The New Audemars Piguet Museum Is A Spiral-Shaped Architectural Marvel
Since 2012, Audemars Piguet has been labouring behind the scenes on a massive project that is set to change the landscape of its manufacturing centre in Le Brassus, literally speaking. Designed by architectural firm Bjarke Ingels Group, the Musée Atelier Audemars Piguet makes a striking contrast against the bucolic setting of the Le Brassus village in the Swiss valley of Vallée de Joux with its unusual spiral-shaped exterior seemingly emerging like a submarine from underground.
Featuring curved glazing supporting a green roof, this modern pavilion integrates seamlessly into its surrounding landscape, with the floors slanting to mimic the natural gradient of the land. This gently sloping feature provides the perfect template for museum designer Atelier Brückner to create “an experience with crescendos, high points and contemplative moment” akin to a musical score.
At its climactic peak is a display of over 300 grand complications that have helped shaped the history of this storied manufacture. The most notable timepiece here is the Universelle pocket watch from 1899, Audemars Piguet’s most complicated watch ever.
The museum is also the new home of its intangible heritage in the form of two specialised workshops: one for grand complications and another for métier d’art where its high jewellery are also created.
Connected to this spiral glass marvel is the historical house where Jules Louis Audemars and Edward Auguste Piguet established their watch workshop in 1875. Recently refurbished, it currently houses the register room and its restoration atelier tasked to restore antique timepieces.
To help us gain a better insight into this magnificent ode to history, Tatler Malaysia speaks to its Heritage & Museum director Sébastian Vivas.
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What is the role of Musée Atelier Audemars Piguet?
Our dream is to offer each visitor an unforgettable experience as well as to express the most important facets of our brand— its history, craftsmanship, passion for mechanics and design, its free spirit and, of course, its people—in the most exciting and interesting way. Audemars Piguet’s oldest building is connected to a futuristic spiral-shaped glass pavilion, facing the pristine landscape of the Vallée de Joux. The Musée Atelier is conceived as a living museum with live ateliers at the centre of the spiral to bring visitors in closer contact with our craftspeople.
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What are the highlights of the museum?
The first surprise is the architecture as complex as a grand complication watch. Visitors are first immersed in the origins of the Vallée de Joux. They discover how a network of talented watchmakers transform raw material into masterpieces.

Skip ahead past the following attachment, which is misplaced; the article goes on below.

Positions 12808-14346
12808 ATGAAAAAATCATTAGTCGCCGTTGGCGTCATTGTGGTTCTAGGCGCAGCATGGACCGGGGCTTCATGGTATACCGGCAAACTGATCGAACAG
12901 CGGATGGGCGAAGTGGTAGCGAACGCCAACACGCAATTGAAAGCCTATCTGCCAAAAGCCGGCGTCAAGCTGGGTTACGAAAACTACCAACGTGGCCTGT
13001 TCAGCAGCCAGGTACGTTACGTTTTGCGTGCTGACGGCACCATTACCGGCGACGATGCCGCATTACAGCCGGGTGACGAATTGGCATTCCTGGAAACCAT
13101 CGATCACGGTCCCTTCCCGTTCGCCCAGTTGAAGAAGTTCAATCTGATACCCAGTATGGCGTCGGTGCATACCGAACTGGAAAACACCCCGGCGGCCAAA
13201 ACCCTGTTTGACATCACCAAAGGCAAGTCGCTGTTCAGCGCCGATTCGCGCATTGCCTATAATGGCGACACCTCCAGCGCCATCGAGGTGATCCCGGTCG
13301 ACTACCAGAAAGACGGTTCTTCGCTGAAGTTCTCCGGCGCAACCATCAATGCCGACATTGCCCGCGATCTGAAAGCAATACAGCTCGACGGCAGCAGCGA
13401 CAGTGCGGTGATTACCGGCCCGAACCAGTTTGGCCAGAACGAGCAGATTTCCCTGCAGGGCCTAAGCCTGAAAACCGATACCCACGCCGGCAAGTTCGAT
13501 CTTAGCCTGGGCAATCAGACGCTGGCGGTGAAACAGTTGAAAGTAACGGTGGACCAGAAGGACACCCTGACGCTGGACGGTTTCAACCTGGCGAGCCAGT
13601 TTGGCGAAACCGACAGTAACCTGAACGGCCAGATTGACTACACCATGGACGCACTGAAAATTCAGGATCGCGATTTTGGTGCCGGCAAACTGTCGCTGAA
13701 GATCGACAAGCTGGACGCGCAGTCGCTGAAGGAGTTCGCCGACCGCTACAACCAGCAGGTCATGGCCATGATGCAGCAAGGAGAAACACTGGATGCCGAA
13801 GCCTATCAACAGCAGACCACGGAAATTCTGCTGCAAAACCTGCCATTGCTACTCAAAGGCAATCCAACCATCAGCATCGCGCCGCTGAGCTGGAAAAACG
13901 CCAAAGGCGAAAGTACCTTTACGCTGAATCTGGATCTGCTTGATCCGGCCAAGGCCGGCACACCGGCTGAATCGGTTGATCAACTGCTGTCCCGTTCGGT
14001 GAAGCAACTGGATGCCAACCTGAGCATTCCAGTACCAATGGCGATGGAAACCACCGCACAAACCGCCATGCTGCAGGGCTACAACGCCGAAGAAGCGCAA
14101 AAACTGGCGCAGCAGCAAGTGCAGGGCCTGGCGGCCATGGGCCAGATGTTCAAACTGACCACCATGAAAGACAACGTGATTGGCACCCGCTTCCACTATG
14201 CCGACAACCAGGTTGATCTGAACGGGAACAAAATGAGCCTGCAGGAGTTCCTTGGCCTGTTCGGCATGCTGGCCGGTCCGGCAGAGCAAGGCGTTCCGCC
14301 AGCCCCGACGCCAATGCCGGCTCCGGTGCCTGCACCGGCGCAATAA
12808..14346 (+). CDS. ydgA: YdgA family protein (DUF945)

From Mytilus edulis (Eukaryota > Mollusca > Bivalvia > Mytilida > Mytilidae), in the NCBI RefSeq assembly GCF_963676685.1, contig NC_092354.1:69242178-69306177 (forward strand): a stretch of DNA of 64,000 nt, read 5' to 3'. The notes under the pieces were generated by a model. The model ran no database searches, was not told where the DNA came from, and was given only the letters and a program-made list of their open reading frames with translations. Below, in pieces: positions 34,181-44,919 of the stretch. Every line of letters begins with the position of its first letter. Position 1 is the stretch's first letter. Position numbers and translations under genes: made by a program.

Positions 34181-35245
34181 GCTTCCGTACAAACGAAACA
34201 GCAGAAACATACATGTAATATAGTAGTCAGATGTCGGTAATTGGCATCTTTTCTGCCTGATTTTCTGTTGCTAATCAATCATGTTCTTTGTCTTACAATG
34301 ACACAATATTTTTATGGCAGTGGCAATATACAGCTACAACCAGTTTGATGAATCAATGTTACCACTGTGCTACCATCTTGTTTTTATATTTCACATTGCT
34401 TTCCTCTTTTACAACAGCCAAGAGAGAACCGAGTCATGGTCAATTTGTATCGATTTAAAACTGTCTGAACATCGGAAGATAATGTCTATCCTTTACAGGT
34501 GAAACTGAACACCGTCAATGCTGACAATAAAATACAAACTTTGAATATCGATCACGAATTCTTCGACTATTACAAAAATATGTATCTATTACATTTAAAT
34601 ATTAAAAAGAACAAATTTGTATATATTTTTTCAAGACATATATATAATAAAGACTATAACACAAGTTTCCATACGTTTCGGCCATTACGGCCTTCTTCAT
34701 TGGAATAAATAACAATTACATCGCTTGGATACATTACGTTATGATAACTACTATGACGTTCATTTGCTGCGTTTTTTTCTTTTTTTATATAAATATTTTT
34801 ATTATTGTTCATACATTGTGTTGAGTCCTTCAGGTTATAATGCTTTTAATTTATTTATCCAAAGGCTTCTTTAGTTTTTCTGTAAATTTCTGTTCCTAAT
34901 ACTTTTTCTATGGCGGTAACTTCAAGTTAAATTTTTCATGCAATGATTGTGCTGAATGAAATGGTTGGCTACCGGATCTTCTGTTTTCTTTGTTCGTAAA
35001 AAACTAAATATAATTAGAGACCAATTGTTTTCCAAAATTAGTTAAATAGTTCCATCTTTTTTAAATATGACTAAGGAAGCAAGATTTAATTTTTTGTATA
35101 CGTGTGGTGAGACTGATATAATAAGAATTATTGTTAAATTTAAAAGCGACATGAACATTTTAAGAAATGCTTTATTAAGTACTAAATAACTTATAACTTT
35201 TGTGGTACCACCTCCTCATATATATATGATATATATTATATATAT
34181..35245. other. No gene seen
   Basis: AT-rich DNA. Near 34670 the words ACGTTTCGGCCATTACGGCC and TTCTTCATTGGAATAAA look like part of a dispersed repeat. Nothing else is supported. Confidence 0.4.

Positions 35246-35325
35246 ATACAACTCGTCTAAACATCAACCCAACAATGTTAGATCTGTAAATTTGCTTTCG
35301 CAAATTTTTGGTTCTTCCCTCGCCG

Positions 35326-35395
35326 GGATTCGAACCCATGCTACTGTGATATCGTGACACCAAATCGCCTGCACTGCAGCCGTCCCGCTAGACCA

In the following sections, visitors learn about watches’ mechanical hearts and discover some of the manufacture’s most complicated watches. They also see screws so small that they look like dust before experiencing a parallel history of Audemars Piguet and the world. Visitors are then invited to try their hands at some finishing techniques before encountering a collection of over 90 Royal Oak models from 1972 to today.
What do you like most about the spiral-shaped architecture?
This spiral shape is surprising, if not puzzling. Some people see it as a watch part like the hairspring, others say it looks like a snail, a shellfish, a mini golf course. This shape is borne out of a study of the natural and built environment. It emerges from the green soft slopes and plays with the surrounding landscape.
In perfect contrast with our oldest building next door, it symbolises the link between the past and the future.
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What values do you think the museum adds to the watchmaking side?
Shared passion! From the start, we have aimed to create a living space, where the visitors and the watchmakers could meet, discuss, share their passion, their ideas and their know-how.
The two workshops situated in the spiral are dedicated to the inside and the outside of a watch. The most complex movements are created in the Grande Complication workshop, where a watchmaker can dedicate up to eight months to a single watch. The most complex cases are created in the Métiers d’Art workshop, where it takes up to one year to produce one high jewellery watch.
A third workshop is situated at the exact location where Jules Louis Audemars and Edward Auguste Piguet started the company in 1875, the restoration watchmakers take care of the historical watches. They perpetuate traditional know-how to make sure that the future generations are able to repair the mechanical marvels made in the Vallée de Joux.
Why is history important?
The past is our foundation. We have to study it, respect it and transmit it to future generations. On the other hand, like our predecessors, the construction of the future is our constant focal point. All our projects, our lives, our energy are about building a better future. In our challenging era, we need to reinvent ourselves every day, based on what we learnt.
Will there also be a display of artworks collected over the years through Audemars Piguet’s art commission programme launched in 2014?
The Musée Atelier will be a fitting exhibition venue for some of the travelling artworks created and lent by our commissioned artists. For the opening, the works of friends of the brand Dan Holdsworth, Quayola and Alexandre Joly will be on display in the peripheral spaces. The artworks by these artists offer creative interpretations of our geographic and cultural origins in the Vallée de Joux.
Audemars Piguet, however, does not collect art. Artists retain full ownership of the commissioned artworks.
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- Images Courtesy of Audemars Piguet